A Critique of the ETP: Part 4 – Enterprise – Private enterprises are rejecting the ETP


By Dr. Ong Kian Ming BSc (LSE), MPhil (Cantab), PhD (Duke)
Teh Chi-Chang, CFA, BSc (Warwick), MBA (Cantab)

Refsa

The very basis of the ETP is in jeopardy. A key foundation of the ETP is that the private sector is to lead the massive RM1.4 trillion of investments needed to catapult Malaysia to high-income status by 2020. But the 35% private sector share of ETP investments to date is far below target. The RM114 billion investments by government and GLCs are nearly double the RM62 billion invested by the private sector.

PEMANDU obfuscating again. PEMANDU responds that private sector investments are closer to the targeted 60% share if big-ticket public sector projects like the MRT are excluded. This is intellectually dishonest. The ETP Roadmap Report includes such projects in its desired investment mix. There is no justification to exclude them. It is akin to giving a recipe for a rich chocolate cake and then saying it is not fattening if you exclude the calories from the butter.

Is PEMANDU attempting to cover up tepid private sector response? We would expect the big-ticket, long-gestation infrastructure projects to be prioritised in the early days of the ETP. However, PEMANDU has chosen to obfuscate rather than clarify. Is it because the gap between the desired 60% private sector target and the current 30% is unlikely to be bridged?

Grade ‘E’ for developing private sector enterprise. PEMANDU includes big-ticket projects when it trumpets its headline numbers, and excludes them when inconvenient. If private sector investment is lagging, hiding behind different sets of data will not take us to high-income status. PEMANDU must take the bull by the horns. Explaining the issues and the remedial measures being taken is crucial if economic transformation is to be achieved.

Has the ETP fostered private enterprise?

A key foundation of the ETP1 is that the private sector is to lead the massive amounts of investments needed to catapult Malaysia to high-income status by 2020. The ETP Roadmap Report says:

“the projects and opportunities identified will be mainly funded from private sources. The Government’s role will be that of an active facilitator of the private sector through resource and policy support, rather than the principal driver, as it has been in the past.”2

This is consistent with the ‘government knows best era is over’ ethos of the government’s other economic plans including the 10th Malaysia Plan and the New Economic Model.

The ETP says RM1.4 trillion of investment is required to take Malaysia to high-income status by 2020. Of this, 92% is to come from the private sector with the balance 8% from the public sector (the government).

Note that the ETP considers government-linked companies (GLCs) as ‘private sector’ and includes them in the 92% private sector total. We take issue with PEMANDU on that definition, which we delve into in Appendix 1. We consider GLCs as a separate class, and the desired split is 60:32:8 – 60% from the ‘true’ private sector, 32% from GLCs and 8% from the government.

Attracting private sector, non-GLC investments is crucial to the transformation objective of making the private sector the main driver of economic growth. The very basis of the ETP is in jeopardy if private sector investment is not forthcoming.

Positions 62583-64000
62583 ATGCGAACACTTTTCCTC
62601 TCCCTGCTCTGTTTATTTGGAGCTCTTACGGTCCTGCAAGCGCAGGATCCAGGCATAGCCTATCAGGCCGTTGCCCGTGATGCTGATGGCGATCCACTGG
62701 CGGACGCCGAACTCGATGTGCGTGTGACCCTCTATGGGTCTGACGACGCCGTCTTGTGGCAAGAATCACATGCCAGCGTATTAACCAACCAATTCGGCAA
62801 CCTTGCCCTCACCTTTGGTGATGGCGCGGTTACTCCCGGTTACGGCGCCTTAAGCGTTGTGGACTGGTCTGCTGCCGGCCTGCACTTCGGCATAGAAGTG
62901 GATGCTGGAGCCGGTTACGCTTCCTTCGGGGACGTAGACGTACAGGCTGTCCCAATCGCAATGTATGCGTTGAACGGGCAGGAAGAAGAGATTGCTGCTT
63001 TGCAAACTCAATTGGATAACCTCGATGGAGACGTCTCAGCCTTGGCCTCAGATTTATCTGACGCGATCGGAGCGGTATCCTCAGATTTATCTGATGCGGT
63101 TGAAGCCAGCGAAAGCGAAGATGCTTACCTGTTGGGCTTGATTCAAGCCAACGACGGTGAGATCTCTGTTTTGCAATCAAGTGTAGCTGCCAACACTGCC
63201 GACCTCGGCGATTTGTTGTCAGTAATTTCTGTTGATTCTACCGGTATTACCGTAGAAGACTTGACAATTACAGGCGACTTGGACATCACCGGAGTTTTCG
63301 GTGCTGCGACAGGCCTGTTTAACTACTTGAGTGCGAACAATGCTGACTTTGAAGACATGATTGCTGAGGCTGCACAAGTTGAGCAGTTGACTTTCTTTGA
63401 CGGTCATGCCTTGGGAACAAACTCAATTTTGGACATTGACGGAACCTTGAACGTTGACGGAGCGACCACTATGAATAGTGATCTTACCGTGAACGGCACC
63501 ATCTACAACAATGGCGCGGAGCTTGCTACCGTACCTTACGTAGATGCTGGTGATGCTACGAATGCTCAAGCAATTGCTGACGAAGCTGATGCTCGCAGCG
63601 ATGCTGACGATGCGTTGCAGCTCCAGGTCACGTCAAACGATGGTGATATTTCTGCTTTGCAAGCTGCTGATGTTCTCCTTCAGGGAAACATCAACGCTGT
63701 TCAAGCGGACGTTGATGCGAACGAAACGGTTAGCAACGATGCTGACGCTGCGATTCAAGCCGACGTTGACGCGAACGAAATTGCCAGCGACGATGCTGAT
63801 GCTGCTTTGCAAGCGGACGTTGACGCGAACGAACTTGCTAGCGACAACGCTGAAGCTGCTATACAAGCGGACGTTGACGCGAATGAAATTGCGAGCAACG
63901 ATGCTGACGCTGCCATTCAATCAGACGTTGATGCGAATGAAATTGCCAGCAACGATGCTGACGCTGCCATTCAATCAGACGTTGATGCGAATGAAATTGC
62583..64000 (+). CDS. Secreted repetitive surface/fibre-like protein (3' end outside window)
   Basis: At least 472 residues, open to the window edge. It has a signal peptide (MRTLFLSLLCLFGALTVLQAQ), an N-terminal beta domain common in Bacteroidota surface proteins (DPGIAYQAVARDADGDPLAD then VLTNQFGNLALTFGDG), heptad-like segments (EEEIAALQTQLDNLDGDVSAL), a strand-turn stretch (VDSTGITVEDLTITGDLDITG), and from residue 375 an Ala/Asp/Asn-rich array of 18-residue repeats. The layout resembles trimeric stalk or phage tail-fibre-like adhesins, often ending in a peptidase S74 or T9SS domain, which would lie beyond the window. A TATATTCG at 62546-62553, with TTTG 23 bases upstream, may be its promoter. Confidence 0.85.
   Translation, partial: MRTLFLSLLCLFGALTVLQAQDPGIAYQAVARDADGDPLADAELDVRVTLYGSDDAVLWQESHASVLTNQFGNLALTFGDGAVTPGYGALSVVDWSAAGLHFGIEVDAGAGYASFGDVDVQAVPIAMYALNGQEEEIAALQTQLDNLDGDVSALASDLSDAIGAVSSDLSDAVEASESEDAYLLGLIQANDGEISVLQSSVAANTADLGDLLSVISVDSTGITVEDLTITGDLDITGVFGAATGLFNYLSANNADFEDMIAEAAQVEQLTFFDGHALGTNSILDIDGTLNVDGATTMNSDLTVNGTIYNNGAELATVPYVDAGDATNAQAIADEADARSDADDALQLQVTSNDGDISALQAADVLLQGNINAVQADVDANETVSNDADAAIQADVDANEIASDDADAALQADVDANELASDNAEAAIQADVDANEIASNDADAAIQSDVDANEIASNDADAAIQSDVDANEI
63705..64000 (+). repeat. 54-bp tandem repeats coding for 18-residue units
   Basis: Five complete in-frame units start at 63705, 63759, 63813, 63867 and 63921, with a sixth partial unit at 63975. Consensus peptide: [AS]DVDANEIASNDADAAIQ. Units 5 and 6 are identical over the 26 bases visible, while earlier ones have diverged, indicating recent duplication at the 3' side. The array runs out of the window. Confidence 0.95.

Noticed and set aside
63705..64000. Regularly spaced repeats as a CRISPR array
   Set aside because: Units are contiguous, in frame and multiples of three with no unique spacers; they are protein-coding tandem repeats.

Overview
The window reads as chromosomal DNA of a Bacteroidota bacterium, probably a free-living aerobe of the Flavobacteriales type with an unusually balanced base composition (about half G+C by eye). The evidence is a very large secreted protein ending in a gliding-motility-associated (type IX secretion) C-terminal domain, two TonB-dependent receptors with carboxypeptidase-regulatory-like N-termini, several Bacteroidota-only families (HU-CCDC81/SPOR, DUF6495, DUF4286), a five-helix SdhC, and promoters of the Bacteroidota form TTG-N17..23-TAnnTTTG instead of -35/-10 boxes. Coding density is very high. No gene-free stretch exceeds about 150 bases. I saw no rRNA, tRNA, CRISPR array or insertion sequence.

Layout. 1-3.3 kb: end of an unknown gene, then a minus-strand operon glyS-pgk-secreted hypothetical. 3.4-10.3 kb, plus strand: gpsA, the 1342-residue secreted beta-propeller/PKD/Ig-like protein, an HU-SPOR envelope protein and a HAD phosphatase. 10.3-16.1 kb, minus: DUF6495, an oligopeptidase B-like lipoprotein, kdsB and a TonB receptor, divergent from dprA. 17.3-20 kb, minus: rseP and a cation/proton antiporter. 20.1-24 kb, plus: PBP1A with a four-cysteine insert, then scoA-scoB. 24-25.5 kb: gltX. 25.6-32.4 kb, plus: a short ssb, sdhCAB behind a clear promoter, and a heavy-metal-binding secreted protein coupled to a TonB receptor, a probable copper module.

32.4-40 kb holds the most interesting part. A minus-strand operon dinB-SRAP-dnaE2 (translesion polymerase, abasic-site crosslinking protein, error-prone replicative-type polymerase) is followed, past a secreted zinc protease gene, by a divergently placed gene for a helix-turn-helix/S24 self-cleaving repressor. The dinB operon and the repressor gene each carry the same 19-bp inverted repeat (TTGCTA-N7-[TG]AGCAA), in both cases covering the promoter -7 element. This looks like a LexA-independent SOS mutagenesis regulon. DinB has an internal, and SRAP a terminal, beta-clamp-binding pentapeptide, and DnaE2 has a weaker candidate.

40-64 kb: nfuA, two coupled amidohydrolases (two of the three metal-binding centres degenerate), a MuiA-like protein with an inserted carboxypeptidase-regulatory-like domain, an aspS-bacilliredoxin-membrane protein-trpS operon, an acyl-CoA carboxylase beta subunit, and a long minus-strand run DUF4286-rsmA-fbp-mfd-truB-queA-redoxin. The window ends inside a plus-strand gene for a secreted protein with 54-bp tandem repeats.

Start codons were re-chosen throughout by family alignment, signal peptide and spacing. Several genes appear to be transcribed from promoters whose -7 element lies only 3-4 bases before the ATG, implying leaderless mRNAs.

In this paper we focus on Enterprise – the second ‘E’ in the DEEDs framework with which we are evaluating PEMANDU3 and the ETP. How effective has PEMANDU been in steering the ETP towards this paramount goal of restoring the private sector as the engine of growth for Malaysia?

Sadly, private sector investments are still lagging

Figure 1: Private sector investments are keeping pace, based on number of projects

Source: ETP website and Ong Kian Ming’s analysis

Figure 2: But by value, the private sector is lagging very far behind

Source: ETP website and Ong Kian Ming’s analysis

Based on number of projects, the ratio of private:GLC:public projects of the 113 EPPs announced so far is 64:12:24:

  • The 64% private sector participation is close to the 60% target;

  • GLCs at 12% are far behind the 32% target;

  • Government at 24% is far ahead of the 8% public sector target4.

However, the private sector projects are of relatively small value, averaging just RM864 million per project5. This would be even smaller at RM704 million per project if we exclude the two doubtful multi-billion projects we covered last week in Part 3 (iii): Doubtful EPPs; doubtful projects and due diligence – the Karambunai Integrated Resort and the Tanjong Agas petrochemical park.

The government projects are far larger, averaging out at RM1,630 million per project. The GLC ones are massive, averaging RM4,957 million each – nearly RM5 billion per project. In fact, GLC and government investments total RM114 billion – nearly double the RM62 billion from the private sector.

Based on investment values of the EPPs, the private:GLC:public projects split is 35:40:256.

  • Private sector investments at 35% of the total value are far below the 60% desired;

  • GLC investments at 40% are above the 32% target;

  • The government investment share at 25% is more than triple the desired 8%. In fact, it will be even higher if the increased cost of the MRT is used. This 25% share is based on the original RM37 billion budget for the MRT. The estimated cost since then has ballooned.

PEMANDU is trying to have its cake and eat it

Opposition leader Datuk Seri Anwar Ibrahim observed that, “a high proportion of the EPPs (upon which the success of the ETP hinges on) are nothing more than large-scale infrastructure projects that will consume a large amount of public money either directly from the public coffers or through funding arrangements with GLCs / GLICs”7.

PEMANDU’s response: